We have integrated five (5) powerful gems for checking code quality.


A Ruby static code analyzer, based on the community Ruby style guide. You can execute this code inspection process by using the $ rubocop --format html -o tmp/rubocop.html command, it will generate a new file tmp/rubocop.html in which you can see your “offenses” inside your code. Also, you can find the config rubocop file in .rubocop.yml.

Rubycritic (GITHUB REPO)

RubyCritic is a gem that wraps around static analysis gems such as Reek, Flay and Flog to provide a quality report of your Ruby code. You can execute this code inspection process by using the $ rubycritic app command, it will generate a HTML file set for the code quality report, you can find this in tmp/rubycritic/overview.html.

Rails Best Practices (GITHUB REPO)

It is a code metric tool to check the quality of Rails code. It is a little old fashioned but it could help you with some metrics that are not visible to the others analysers (Rubocop, Rubycritic).


A documentation measurement tool for Ruby, based on YARD. you can generate several documentation reports for your code documentation, execute this code inspection by using the $ inch command, however you can also use other options like: $ inch stats $ inch lists $ inch suggest for obtaining a most complete information. You can see a quick 'getting started' guide here.


Bullet helps you to kill N+1 queries and unused eager loading, it will run each time that you execute any request on your web server, you can see either a javascript alert (you can also disable it) or a little report in the logs (or both of them) when a new related issue is found. You can find the config block in the config/environment/development.rb file.


We are using Guard for automating the inspection of code changes. Guard is a command line tool to easily handle events on file system modifications. We have integrated Guard with Inch, Rubycritic and Rubocop. If you want to execute this process you can run the $ guard command in the root project path.

If you do not want have a process for monitoring and doing this stuff all the time for you, you can run $ rake code_quality:check for running Rubycritic, Rail Best Practices, Inch and Rubocop inspections all at once whenever you want.


Improving our application’s performance is a very important thing, in the previous section (CODE QUALITY) we have included the Bullet gem, you can use it for improving the performance a lot. However, we have included other gems which are very useful for tracking your load times as well.

Rack Mini Profiler (GITHUB PROJECT)

It is a middleware that displays speed badge for every html page. Designed to work both in production and in development (it is configured in the development environment by default). If you experiment some problems with the caching behaviour you can see this section. On the other hand, it could become annoying, so you can disable it by following these instructions:

  1. Go to the rack mini profiler initializer located in: config/initializers/rack_profiler.rb
  2. Comment the initialization line in this file (the only one there is).

You can also configure a lot of settings for this gem, see the redame for more information.


It is a stack trace visualizer for Ruby 2.0, flamegraph support is built into rack-mini-profiler, just require this gem and you should be good to go. you only need to add ?pp=flamegraph at the end of your query string


Debugging is a pretty important process for developing an application, we have integrated a jazz_hands gem, it is an opinionated set of console-related gems and a bit of glue (having Pry as its core):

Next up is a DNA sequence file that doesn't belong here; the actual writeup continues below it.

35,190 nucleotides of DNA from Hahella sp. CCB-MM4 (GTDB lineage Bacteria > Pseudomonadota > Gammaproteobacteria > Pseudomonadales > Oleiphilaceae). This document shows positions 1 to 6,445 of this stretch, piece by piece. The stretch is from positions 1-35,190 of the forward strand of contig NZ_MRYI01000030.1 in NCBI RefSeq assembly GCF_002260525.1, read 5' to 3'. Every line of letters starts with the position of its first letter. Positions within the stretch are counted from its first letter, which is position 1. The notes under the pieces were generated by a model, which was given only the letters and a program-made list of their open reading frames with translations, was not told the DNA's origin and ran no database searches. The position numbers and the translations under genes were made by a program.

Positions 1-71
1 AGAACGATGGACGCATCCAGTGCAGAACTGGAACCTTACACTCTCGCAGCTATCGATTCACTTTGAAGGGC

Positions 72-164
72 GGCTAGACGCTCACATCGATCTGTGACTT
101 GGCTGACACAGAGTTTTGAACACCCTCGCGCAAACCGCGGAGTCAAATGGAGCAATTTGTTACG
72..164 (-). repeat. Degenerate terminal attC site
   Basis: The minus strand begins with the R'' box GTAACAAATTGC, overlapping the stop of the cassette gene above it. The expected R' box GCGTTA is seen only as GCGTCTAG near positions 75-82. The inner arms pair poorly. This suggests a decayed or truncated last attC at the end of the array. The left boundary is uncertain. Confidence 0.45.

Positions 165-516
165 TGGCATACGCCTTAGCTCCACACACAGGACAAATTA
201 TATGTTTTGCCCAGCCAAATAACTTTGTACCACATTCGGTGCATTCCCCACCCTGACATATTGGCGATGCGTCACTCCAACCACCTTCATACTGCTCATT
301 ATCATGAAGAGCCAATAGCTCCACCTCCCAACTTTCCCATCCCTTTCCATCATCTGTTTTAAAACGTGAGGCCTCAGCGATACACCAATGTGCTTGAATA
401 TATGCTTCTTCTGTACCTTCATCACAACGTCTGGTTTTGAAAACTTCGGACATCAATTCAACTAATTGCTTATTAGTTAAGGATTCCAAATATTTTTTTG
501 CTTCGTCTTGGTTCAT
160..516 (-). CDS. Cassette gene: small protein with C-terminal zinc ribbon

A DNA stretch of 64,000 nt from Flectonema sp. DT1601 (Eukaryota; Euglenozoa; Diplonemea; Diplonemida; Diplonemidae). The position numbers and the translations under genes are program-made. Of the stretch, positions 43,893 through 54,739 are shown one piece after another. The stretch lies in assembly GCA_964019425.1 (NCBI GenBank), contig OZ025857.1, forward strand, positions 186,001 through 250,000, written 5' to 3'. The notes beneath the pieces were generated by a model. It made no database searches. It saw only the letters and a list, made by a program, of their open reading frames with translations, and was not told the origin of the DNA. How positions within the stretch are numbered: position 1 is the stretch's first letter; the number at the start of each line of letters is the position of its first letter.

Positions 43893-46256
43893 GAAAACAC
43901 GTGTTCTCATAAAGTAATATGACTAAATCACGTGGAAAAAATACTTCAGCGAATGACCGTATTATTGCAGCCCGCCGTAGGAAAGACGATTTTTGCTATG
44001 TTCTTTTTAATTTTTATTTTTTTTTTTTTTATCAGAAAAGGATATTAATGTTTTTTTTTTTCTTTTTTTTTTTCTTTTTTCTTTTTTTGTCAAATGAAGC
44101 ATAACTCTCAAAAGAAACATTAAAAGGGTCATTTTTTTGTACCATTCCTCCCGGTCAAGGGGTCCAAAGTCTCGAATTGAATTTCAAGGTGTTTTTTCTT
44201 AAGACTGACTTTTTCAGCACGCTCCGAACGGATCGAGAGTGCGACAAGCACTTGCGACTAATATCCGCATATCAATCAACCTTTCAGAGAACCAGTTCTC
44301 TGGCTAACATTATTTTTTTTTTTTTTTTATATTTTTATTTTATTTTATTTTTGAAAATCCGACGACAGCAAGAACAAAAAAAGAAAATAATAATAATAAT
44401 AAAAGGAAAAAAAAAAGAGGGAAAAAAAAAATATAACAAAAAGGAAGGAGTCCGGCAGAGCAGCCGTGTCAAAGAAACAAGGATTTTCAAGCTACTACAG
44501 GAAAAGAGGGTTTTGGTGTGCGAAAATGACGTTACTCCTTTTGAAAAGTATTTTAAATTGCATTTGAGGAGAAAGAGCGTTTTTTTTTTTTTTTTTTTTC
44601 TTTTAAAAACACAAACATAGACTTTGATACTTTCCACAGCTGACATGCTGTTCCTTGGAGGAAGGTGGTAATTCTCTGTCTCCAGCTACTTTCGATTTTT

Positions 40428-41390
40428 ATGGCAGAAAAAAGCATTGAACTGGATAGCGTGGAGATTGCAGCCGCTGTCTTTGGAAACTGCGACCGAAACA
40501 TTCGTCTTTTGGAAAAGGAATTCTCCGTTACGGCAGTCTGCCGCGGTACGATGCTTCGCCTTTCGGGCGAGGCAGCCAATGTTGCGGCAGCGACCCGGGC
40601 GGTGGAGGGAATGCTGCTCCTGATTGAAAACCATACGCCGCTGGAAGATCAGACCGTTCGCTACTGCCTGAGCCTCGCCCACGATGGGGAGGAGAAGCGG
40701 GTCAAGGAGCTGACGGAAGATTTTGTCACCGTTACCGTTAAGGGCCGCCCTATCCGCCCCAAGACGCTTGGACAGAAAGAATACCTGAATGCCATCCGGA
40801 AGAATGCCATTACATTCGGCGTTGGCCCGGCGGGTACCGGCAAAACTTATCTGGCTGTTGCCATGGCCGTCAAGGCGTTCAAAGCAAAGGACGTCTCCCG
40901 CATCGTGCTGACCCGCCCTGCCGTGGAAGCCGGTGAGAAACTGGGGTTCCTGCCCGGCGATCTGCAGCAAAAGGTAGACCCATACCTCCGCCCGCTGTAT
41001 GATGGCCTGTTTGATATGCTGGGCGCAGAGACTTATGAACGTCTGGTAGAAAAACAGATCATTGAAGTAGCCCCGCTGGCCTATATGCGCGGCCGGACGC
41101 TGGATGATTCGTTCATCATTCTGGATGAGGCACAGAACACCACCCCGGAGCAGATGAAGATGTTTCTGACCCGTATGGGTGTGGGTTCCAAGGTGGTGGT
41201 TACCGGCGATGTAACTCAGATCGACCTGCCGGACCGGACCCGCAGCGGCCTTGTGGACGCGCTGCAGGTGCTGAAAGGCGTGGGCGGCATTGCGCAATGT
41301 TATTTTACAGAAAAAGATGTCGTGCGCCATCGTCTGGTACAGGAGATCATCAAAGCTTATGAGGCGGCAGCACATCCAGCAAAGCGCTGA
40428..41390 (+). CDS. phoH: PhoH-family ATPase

• [Pry][pry] for a powerful shell alternative to IRB.
  • [Awesome Print][awesome_print] for stylish pretty print.
  • [Hirb][hirb] for tabular collection output.
  • [Pry Rails][pry-rails] for additional commands (show-routes, show-models, show-middleware) in the Rails console.
  • [Pry Doc][pry-doc] to browse Ruby source, including C, directly from the console.
  • [Pry Git][pry-git] to teach the console about git. Diffs, blames, and commits on methods and classes, not just files.
  • [Pry Remote][pry-remote] to connect remotely to a Pry console.
  • [Pry Byebug][pry-byebug] to turn the console into a simple debugger.
  • [Pry Stack Explorer][pry-stack_explorer] to navigate the call stack and frames.
  • [Coolline][coolline] and [Coderay][coderay] for syntax highlighting as you type. Optional. MRI 2.0.0+ only

You can see how to use Pry here there are amazing tricks and commands that you can utilize for inspecting your code, even make a RDD - REPL Driven Development.


THE SASS WAY (Sassish)

We want to integrate a new way for structuring and generating our stylesheet resources in Rails. For that reason we have designed Sassish, and we will introduce you to it.

Sassish (we are thinking about changing its name, also we are thinking in bundling this piece of code in a gem as well) helps you with how the style files are organized and how these are loaded, its approach is an hybrid combination between both the traditional assets precompile philosophy and the benefits of sass' features.

The main idea is to simplify the development process by improving the organization, reusability and loading of the stylesheet resources, mitigating many issues that we've seen (it will help you for including an OOCSS philosophy in the future).

As you can see in the image below, we have two macro-levels of organization (you can choose only one level if you want), the first level solves the problem for including more than one CSS framework (e.g. Bootstrap vs Foundation) or UI kit (i.e. third party CSS components) by using multiple Rails layouts, in this case we have two segmentations:application and application-welcome.

alt tag

The second level is the most important one, it defines a new structure in which you have two kind of style resource areas, the first one allows you to define your general style (the common style inherited from the specific rails layout, in this case it is the main layout associated with the application.css manifest), all sass files defined here will be loaded in each view associated with the main layout. Take into account that all common rendered CSS should be included in the base folder, on the other hand, the core folder only should be used for reusable components applying a more object oriented philosophy (you can read more info about this here and here).